Written by Chenuli Basnayake, Year 9
Winner of the Tutors SA Harmony Day Essay Writing Competition 2019 for the Middle School Category
Cultural harmony is where everyone feels accepted, no matter their race, status, or religion. Throughout the centuries, the human race has been known to acknowledge differences between people and groups. Sometimes, these acknowledgements have led to disputes, divide and war. So, wouldn’t cultural harmony, looking past people’s differences, be the apparent solution to this? Or have we stumbled upon a need to redefine cultural harmony to do just this?
Our differences, during all generations of humankind, have been something that divides us. However, cultural diversity, harmony, and competence are where this all meets in the middle. It is a state in which each and every culture, each with their different beliefs, values and ways of life, are able to come together. Cultural competence and understanding of that ethnicity are most often associated with one another. For example, reconciliation day held in Australia every year, in which education about Aboriginal Australia is undertaken in schools and many other institutions across the country. This shows a collective range of cultures not looking past one another’s differences, but rather seeing those divides, acknowledging them and yet still being able to feel acceptance. When we are immersed in a melting pot of cultures and a plethora of various appearances, opinions and mannerisms, we don’t ignore the different flavours but are more aware of them; more expert when tasting the different flavours. With the right amount of acceptance, not ignorance, this can create a new generation of culturally competent people. Cultural diversity — where society is able to look past the differences instilled in every person and be more inclined not to give up judgement entirely, but rather judge for the correct reasons.
Furthermore, another common misconception people usually have about cultural harmony is the illusion of constant happiness and belonging. However, as we are all human, in reality, this is rarely the case. With different cultures and religions come different beliefs; different opinions on how the world was created, what society should be like, even how we should live our lives. This leads to divergence, which is inevitable. Cultural harmony, though, is a means to have these important conversations, these disagreements. For although we find arguments uncomfortable, this is how we become aware of how other groups of people think and how we grow more and more accepting, no matter how subtle the change. Have you ever heard the saying, ‘Never discuss politics or religion at the dinner table’? Considering this saying, answer me this: what good is it to limit the conversation to small talk? Like facing challenges in our lives is a way to grow our character, these cultural debates are in fact ways to grow our personal acceptance levels and, therefore, strengthen societal tolerance altogether. This does not mean we, as a society, fall into constant disarray of battling cultures, but rather cease to shun these discussions, conduct them and still be able to find the acceptance in our hearts to move forward. The outcomes most worth achieving in life are never easy, and attaining cultural harmony is exceedingly difficult. Cultural competence — where society is able to have small, enlightening debates and use it to strengthen our understanding of belonging.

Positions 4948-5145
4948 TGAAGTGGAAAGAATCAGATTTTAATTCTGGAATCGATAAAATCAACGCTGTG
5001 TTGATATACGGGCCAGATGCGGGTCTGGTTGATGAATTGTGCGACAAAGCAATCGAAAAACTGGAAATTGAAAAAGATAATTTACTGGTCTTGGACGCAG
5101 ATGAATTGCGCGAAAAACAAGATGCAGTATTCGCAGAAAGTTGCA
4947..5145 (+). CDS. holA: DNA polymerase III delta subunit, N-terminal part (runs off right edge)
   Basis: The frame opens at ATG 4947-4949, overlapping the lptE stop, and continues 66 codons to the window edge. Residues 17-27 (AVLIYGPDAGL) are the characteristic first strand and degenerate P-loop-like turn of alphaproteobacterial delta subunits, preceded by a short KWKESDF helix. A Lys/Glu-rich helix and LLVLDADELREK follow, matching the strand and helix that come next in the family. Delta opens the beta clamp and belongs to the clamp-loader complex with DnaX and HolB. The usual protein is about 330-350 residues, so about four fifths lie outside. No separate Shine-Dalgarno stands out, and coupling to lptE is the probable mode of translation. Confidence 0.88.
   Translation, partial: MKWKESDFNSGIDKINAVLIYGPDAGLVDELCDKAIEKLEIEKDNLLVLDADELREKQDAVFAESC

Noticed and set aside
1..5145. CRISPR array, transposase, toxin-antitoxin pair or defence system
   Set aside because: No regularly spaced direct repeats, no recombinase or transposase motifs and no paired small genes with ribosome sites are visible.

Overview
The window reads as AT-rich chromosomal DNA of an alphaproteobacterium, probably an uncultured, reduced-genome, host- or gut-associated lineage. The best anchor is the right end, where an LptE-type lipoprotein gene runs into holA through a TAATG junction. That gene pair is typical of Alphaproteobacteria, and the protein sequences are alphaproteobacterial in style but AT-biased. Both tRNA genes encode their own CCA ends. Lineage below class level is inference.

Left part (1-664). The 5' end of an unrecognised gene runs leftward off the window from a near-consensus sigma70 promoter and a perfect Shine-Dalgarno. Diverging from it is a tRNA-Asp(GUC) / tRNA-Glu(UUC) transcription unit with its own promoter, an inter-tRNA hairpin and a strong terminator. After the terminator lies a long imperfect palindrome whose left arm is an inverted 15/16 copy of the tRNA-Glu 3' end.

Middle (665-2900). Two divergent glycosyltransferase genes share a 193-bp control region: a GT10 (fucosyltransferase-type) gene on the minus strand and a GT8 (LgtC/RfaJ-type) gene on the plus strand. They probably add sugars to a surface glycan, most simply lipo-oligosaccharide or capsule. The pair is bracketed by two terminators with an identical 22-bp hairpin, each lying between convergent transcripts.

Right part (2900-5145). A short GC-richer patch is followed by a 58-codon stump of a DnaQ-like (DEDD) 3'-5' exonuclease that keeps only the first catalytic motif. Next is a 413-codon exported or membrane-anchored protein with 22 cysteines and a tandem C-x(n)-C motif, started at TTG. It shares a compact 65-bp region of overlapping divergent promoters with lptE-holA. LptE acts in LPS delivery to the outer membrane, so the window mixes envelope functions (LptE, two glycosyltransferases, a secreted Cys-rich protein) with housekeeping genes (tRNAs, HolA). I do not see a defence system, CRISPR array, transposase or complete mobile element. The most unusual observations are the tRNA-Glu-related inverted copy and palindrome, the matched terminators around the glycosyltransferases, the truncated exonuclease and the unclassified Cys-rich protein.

Or is it acceptance? That brings me to an equally vital topic, thirdly. What does it mean to belong? By definition, it is to be the property or member of a certain group and that is what we have come to think cultural harmony as. Belonging means we are one and the same, we all are a part of a singular group. However, this is not the case in truth, is it? Belonging means pretending we all work, think and act the same way, when in fact we are all very, extremely distinctive. And this constant need for ‘belonging’ is what has scared certain types of people away from others for centuries; it is what has inspired not just fear in our cultures, but a culture of fear. We all go through those times in our life where we feel that we don’t belong, whether it be in our homes, our social circles or even by other cultures. It is this sense of acceptance, more importantly, that allows us to feel that, even if we don’t belong, even if we are different, we will always be recognised as a person, a valuable human being nonetheless.
Cultural harmony — where society is accepting of every one of its members because we are all different and this is the only way we shall truly belong in a world filled with such variables. After all, this harmony is undoubtedly obsolete without competence, diversity and acceptance: the recipe to a better world. All the beautiful shining constellations we see at night are our cultures; cultural harmony is the night sky that connects them all.
The views, information, or opinions expressed in this essay are solely from the author and do not necessarily represent those of Tutors SA and its employees.